25 Years of Contrast-Enhanced MRI: Developments, Current Challenges and Future Perspectives

Jessica Lohrke, Thomas Frenzel, Jan Endrikat, Filipe Caseiro Alves, Thomas M. Grist, Meng Law, Jeong Min Lee, Tim Leiner, Kun Cheng Li, Konstantin Nikolaou, Martin R. Prince, Hans H. Schild, Jeffrey C. Weinreb, Kohki Yoshikawa, Hubertus Pietsch

Research output: Contribution to journalReview ArticleResearchpeer-review

209 Citations (Scopus)


Abstract: In 1988, the first contrast agent specifically designed for magnetic resonance imaging (MRI), gadopentetate dimeglumine (Magnevist®), became available for clinical use. Since then, a plethora of studies have investigated the potential of MRI contrast agents for diagnostic imaging across the body, including the central nervous system, heart and circulation, breast, lungs, the gastrointestinal, genitourinary, musculoskeletal and lymphatic systems, and even the skin. Today, after 25 years of contrast-enhanced (CE-) MRI in clinical practice, the utility of this diagnostic imaging modality has expanded beyond initial expectations to become an essential tool for disease diagnosis and management worldwide. CE-MRI continues to evolve, with new techniques, advanced technologies, and novel contrast agents bringing exciting opportunities for more sensitive, targeted imaging and improved patient management, along with associated clinical challenges. This review aims to provide an overview on the history of MRI and contrast media development, to highlight certain key advances in the clinical development of CE-MRI, to outline current technical trends and clinical challenges, and to suggest some important future perspectives. Funding: Bayer HealthCare.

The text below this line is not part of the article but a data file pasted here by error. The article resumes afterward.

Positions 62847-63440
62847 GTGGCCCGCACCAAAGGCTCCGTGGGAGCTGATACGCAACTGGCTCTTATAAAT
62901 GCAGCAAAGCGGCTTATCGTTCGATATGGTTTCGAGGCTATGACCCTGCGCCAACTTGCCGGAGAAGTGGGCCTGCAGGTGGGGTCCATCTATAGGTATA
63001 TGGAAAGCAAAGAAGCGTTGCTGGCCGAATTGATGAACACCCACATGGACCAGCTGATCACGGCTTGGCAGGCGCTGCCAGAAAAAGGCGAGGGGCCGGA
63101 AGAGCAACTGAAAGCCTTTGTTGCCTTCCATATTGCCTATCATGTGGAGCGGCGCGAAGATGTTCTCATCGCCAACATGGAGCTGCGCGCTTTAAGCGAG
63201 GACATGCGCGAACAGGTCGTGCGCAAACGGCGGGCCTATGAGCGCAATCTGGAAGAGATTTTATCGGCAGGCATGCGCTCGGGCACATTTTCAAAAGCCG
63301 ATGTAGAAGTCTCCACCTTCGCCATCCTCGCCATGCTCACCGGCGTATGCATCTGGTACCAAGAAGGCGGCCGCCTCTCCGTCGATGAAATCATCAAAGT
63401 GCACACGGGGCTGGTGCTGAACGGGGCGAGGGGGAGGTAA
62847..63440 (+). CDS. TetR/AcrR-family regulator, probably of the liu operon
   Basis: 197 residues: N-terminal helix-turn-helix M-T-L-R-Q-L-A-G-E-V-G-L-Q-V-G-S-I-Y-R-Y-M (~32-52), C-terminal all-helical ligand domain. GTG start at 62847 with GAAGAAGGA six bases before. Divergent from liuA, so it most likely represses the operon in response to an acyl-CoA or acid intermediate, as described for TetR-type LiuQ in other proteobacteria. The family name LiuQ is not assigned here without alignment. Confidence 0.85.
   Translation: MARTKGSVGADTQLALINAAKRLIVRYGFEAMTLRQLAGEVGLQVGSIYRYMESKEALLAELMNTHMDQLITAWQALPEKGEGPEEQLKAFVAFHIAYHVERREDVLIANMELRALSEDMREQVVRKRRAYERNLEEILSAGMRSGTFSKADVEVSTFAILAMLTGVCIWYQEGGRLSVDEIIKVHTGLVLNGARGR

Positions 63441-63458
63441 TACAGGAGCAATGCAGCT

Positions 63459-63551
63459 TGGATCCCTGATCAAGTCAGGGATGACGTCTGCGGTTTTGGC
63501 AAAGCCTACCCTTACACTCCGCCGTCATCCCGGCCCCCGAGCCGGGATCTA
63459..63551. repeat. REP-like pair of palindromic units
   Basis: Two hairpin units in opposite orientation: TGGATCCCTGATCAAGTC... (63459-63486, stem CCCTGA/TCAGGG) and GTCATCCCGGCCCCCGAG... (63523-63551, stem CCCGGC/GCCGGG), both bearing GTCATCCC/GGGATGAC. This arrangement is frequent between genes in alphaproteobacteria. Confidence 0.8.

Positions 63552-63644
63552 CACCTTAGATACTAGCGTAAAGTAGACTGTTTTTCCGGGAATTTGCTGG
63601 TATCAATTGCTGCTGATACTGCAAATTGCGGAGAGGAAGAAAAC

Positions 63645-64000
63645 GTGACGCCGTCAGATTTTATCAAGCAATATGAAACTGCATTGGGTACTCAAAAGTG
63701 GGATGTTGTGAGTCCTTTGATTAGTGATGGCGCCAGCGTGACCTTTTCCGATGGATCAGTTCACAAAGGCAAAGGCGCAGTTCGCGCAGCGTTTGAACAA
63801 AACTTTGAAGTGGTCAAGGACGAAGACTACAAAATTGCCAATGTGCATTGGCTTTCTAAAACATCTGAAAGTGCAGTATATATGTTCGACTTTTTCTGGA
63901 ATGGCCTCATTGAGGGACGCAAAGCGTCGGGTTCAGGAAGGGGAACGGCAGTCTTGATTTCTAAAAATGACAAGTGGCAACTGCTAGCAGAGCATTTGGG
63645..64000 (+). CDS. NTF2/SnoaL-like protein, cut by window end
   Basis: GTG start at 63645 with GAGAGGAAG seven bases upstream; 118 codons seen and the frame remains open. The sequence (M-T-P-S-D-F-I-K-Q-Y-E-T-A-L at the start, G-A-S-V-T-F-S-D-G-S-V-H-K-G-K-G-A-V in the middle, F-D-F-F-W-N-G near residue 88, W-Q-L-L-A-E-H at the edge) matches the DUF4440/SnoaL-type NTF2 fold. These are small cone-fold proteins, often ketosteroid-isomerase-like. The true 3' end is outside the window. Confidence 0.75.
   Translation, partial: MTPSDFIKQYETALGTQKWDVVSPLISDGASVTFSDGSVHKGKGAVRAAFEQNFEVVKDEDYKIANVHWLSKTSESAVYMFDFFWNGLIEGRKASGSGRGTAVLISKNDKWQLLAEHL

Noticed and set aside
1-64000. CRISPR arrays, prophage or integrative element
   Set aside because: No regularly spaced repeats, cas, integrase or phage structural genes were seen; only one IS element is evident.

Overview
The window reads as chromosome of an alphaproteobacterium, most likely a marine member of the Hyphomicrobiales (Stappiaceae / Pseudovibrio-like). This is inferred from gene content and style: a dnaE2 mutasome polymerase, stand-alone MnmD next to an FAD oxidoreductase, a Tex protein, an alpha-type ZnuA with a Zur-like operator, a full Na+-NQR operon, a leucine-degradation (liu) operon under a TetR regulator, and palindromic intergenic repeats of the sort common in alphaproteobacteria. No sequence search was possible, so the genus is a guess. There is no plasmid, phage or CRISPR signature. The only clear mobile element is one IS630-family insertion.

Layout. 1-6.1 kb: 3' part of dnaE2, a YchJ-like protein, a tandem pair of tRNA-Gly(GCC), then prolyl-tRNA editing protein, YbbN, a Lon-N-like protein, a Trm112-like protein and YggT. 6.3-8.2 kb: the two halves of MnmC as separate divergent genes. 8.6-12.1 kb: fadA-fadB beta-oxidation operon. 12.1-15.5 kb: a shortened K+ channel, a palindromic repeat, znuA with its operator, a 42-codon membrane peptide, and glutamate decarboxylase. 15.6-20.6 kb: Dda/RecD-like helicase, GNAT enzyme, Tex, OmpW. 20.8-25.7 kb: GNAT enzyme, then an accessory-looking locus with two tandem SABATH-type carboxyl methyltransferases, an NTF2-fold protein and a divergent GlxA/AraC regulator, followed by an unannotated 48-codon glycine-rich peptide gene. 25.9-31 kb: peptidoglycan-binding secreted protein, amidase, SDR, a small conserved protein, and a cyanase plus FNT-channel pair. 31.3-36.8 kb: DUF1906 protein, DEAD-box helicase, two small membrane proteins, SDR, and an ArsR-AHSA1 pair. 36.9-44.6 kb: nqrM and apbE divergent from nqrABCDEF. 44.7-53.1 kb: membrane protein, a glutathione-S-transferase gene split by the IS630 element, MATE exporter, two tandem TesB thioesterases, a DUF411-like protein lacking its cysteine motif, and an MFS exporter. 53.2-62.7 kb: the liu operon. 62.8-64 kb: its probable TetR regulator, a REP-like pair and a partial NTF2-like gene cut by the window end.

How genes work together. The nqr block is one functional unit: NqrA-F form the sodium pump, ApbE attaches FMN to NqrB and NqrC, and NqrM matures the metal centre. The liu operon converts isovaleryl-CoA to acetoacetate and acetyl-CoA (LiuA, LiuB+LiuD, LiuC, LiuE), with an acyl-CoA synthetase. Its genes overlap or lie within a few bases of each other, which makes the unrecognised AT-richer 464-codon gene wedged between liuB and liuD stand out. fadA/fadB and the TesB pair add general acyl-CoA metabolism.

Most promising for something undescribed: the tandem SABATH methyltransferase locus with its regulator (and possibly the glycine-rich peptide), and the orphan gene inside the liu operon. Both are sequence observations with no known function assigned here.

Original languageEnglish
Pages (from-to)1-28
Number of pages28
JournalAdvances in Therapy
Issue number1
Publication statusPublished - 1 Jan 2016
Externally publishedYes


  • Body imaging
  • Contrast enhancement
  • Gadolinium
  • MRI
  • Multimodality imaging
  • Relaxivity

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